/pen den"tiv/, n. Archit.1. any of several spandrels, in the form of spherical triangles, forming a transition between the circular plan of a dome and the polygonal plan of the supporting masonry.2. any of several masonry devices, as squinches or trompes, for forming a transition between a circular or polygonal construction, as a dome or lantern, and supporting masonry of a different plan.adj.3. functioning as, or substituting for, a pendentive: pendentive corbeling.[1720-30; PENDENT + -IVE, modeled on F pendentif]
* * *In architecture, a triangular segment of a spherical surface that forms the transition between the circular plan of a dome and the polygonal plan of its supporting structure.The problem of placing a round dome on a square base assumed growing importance to Roman builders, but it remained for Byzantine architects to recognize the possibilities of the pendentive and fully develop it (see Hagia Sophia). One of the great architectural inventions of all time, the pendentive became very important in the Renaissance and Baroque periods. As a result of Byzantine influence, pendentives are also frequent in Islamic architecture. The vaulting form in which the curve of the pendentive and dome is continuous is known as a pendentive dome.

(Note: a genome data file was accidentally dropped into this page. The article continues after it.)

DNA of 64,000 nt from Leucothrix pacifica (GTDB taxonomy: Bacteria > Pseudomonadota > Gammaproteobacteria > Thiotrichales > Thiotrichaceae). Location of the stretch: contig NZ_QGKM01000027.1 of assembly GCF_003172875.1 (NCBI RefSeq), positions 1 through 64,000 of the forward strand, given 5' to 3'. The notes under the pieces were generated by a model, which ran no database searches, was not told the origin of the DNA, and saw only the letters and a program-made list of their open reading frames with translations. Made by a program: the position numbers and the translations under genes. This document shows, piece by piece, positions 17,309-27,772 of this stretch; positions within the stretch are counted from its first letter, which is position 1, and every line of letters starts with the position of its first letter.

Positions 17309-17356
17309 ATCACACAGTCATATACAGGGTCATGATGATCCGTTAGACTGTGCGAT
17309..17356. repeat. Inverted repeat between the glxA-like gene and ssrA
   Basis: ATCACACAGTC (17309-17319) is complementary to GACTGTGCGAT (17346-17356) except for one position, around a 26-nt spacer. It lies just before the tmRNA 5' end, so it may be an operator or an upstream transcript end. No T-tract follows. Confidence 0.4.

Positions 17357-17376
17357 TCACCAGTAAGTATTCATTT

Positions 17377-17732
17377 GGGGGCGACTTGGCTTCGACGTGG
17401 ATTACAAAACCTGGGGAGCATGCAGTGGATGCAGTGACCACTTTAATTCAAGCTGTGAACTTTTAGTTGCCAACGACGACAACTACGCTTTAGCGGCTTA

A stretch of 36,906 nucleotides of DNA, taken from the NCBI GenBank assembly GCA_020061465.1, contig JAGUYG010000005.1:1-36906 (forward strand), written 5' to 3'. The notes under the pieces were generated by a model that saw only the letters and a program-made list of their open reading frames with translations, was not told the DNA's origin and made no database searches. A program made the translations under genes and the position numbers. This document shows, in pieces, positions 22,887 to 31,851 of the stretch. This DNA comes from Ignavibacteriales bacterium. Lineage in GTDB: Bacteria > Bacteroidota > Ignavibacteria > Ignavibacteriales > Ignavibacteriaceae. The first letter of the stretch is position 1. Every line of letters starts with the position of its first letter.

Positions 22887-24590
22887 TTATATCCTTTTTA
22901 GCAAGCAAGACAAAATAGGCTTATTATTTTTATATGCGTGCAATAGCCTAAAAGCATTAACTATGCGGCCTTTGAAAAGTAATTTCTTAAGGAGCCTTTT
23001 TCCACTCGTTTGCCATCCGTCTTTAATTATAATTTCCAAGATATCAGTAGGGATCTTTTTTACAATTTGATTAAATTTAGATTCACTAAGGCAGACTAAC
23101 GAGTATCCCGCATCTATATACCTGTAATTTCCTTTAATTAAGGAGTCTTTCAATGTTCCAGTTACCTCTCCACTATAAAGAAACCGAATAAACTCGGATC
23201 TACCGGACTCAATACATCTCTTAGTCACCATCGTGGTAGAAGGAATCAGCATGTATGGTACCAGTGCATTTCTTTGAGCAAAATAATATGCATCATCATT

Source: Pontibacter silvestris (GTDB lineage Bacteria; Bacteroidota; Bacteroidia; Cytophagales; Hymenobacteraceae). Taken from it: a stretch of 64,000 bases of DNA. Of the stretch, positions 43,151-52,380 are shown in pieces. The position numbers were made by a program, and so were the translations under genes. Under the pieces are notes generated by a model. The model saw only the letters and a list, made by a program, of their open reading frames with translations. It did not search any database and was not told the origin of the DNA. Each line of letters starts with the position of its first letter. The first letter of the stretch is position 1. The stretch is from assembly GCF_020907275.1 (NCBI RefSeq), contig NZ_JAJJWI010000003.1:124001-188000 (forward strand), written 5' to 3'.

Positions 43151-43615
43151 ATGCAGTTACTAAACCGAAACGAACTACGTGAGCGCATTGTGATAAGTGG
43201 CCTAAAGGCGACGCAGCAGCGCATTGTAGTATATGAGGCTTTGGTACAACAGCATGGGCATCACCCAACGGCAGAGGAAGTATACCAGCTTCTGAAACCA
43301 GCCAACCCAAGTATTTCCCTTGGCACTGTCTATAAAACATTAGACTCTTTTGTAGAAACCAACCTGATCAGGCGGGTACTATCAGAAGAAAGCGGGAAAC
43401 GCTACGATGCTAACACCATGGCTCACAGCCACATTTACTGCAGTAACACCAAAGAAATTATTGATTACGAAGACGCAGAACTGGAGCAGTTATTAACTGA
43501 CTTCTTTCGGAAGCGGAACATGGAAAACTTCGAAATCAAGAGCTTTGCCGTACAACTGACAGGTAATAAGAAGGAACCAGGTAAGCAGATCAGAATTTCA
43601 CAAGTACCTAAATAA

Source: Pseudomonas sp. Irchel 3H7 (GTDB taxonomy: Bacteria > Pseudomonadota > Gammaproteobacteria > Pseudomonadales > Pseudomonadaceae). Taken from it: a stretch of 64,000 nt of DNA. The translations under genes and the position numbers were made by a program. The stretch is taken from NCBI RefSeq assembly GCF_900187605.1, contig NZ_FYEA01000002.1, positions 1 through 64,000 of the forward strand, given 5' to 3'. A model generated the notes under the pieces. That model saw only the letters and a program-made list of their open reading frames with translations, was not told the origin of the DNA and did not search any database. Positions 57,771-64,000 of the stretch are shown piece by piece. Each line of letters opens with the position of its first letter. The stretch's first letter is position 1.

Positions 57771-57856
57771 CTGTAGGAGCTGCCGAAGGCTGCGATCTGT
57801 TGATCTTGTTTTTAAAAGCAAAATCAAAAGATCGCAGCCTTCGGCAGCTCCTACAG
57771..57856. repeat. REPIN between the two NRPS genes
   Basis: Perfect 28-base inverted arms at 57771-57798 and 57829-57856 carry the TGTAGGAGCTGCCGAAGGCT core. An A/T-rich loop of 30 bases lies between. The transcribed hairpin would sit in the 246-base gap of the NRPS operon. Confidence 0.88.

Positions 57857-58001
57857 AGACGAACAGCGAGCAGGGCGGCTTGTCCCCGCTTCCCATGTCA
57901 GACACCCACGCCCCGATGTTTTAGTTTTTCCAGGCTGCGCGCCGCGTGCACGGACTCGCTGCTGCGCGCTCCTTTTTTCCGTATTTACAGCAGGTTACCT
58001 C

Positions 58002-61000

* * *in architecture, a triangular segment of a spherical surface, filling in the upper corners of a room, in order to form, at the top, a circular support for a dome. The challenge of supporting a dome over an enclosed square or polygonal space assumed growing importance to the Roman builders of the late empire. It remained for Byzantine architects, however, to recognize the possibilities of the pendentive and fully develop it. One of the earliest examples of the use of the pendentive is also one of the largest—that of Hagia Sophia (completed AD 537) at Istanbul.Pendentives are common in the Romanesque domed churches of the Aquitaine in France, as in Saint-Front at Perigueux (begun 1120) and the cathedral of Saint-Pierre at Angoulême (1105–28), but they occur only occasionally in Italian churches. During the Renaissance and the Baroque the preference for domed churches, especially in Roman Catholic Europe and Latin America, gave great importance to the pendentive. As a result of Byzantine influence, pendentives are frequently used in Islamic architecture. They are often decorated with stalactite work or sometimes, as in Iran, with delicate ribbing.A vaulting form in which the curve of the pendentive and dome is continuous, without a break, is known as a pendentive dome. See also dome; squinch.
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